What’s Cooking, Neighbor?

Nancy McKeon

When Nancy McKeon invites longtime friends and neighbors for a holiday dinner, the set-up and menu are the same, year after year. No problem from this end. As a returning guest, I find her no-surprises tradition comforting. My former editor and mentor at the Washington Post Food section has a firm grasp on what she knows works, what she does best.

On the living room coffee table of her Victorian townhouse near Georgetown University, there is always a bowl of bright-tasting lemony white beans mixed with plump shrimp, seasoned with a profusion of oregano. Alongside, there’s a stack of pretty, sometimes quirky, late 19th-century European eight-inch plates from her growing collection of sets, acquired piece-by-piece on eBay. I help myself. Everyone sips a sparkling Italian prosecco.

Once seated in the dining area, the main course is sure to be a rich and labor-intensive beef bourguignon, made from a recipe attributed to the Duchesse of Devonshire. (Nancy will tell you no other variation on the dish will do.) For dessert, out comes a platter of lemon bars from Trader Joe’s.

“I’m a big believer in sticking to the same stuff,” she tells me, as we munch on bagels on a recent morning in her sunny kitchen.

“And I’m a very nervous hostess and don’t like to experiment on people.”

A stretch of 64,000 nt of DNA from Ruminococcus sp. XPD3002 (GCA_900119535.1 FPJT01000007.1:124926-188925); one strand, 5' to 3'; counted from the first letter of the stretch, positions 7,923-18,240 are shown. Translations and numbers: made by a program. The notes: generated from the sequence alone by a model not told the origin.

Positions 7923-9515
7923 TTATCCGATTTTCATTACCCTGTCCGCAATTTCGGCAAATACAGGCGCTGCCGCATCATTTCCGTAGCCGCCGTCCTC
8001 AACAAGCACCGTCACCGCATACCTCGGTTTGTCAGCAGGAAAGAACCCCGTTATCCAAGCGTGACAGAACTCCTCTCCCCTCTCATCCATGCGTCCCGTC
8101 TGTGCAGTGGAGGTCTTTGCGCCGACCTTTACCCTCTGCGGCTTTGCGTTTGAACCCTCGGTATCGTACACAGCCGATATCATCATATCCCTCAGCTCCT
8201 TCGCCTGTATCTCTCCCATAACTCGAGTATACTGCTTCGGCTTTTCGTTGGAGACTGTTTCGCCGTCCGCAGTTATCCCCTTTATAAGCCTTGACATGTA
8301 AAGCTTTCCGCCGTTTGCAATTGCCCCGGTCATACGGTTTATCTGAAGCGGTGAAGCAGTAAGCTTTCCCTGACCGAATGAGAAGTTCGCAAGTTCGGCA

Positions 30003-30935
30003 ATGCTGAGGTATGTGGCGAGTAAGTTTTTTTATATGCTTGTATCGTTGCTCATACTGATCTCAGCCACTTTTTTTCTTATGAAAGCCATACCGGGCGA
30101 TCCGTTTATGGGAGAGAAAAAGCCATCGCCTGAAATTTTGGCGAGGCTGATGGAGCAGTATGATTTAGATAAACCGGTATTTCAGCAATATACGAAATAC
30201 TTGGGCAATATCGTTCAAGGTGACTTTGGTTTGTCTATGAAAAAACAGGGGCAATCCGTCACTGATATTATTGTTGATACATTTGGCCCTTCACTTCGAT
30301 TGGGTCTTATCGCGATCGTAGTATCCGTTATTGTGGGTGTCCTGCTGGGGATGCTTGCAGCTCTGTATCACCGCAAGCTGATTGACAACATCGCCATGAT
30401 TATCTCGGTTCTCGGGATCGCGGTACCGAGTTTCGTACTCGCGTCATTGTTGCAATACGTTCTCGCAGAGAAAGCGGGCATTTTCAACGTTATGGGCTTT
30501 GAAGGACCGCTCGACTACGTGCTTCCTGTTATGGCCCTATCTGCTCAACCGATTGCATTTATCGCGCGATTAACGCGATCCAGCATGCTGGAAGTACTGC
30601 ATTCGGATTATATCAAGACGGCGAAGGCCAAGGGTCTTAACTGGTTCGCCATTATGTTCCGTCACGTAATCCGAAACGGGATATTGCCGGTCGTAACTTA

For the bean-shrimp combo, she uses canned Goya brand alubias/cannellini beans. “Always remember to rinse them first.” Prepare the dish a day in advance “so that the flavors meld and the beans slowly soak-up the lemon juice,” she says. With the appetizer at the ready, there is more time on event day for everyday pleasures.

A year ago this week, she adopted “Jeremiah,” an eight-year-old Saint Bernard mix, who enjoys long walks, twice a day, along the C & O Canal and to Volta Park. Both get a good workout and more. “I’ve met more people in the last year than in all of my 26 years of living in Georgetown,” she shares.

Up next: February will see Nancy and a clutch of her media colleagues launch the web destination mylittlebird.com—a site for “grown up girls,” with Washington-centric home, design, fashion and well-being Best Bets. Says Nancy, “What will set us apart, for sure, is our interactive retail neighborhood maps.”

Shrimp with Cannellini Beans Makes 6 appetizer servings Ingredients: Finely grated zest of 1 lemon 2 tablespoons lemon juice 1 tablespoon red wine vinegar 3 tablespoons chopped fresh oregano leaves Salt and pepper to taste 6 tablespoons olive oil 1 pound medium shrimp, peeled, deveined and cooked 2 cups cannellini or northern white beans

Directions: In a medium-size bowl, mix together the zest, lemon juice, vinegar, oregano and salt and pepper. Whisk in the olive oil. Add the beans and shrimp and stir to combine. Refrigerate for 5 or 6 hours, or overnight, mixing occasionally so that the beans soak in the liquid. Bring to room temperature before serving.

Nancy’s white bean salad comes from an entertaining feature she co-wrote with Washington Post columnist and recipe developer Stephanie Witt Sedgwick.

Nancy’s two current favorite restaurants are: Estadio in Logan Circle for the tapa of sausage, cheese and quince and 1789 Restaurant in Georgetown for the appetizer of foie gras on brioche toast.

What’s Cooking, Neighbor? visits with wine, food and entertaining professionals, who call the Georgetown area home. Georgetowner dining columnist Walter Nicholls is the food critic for Arlington Magazine, a former staff writer for The Washington Post.

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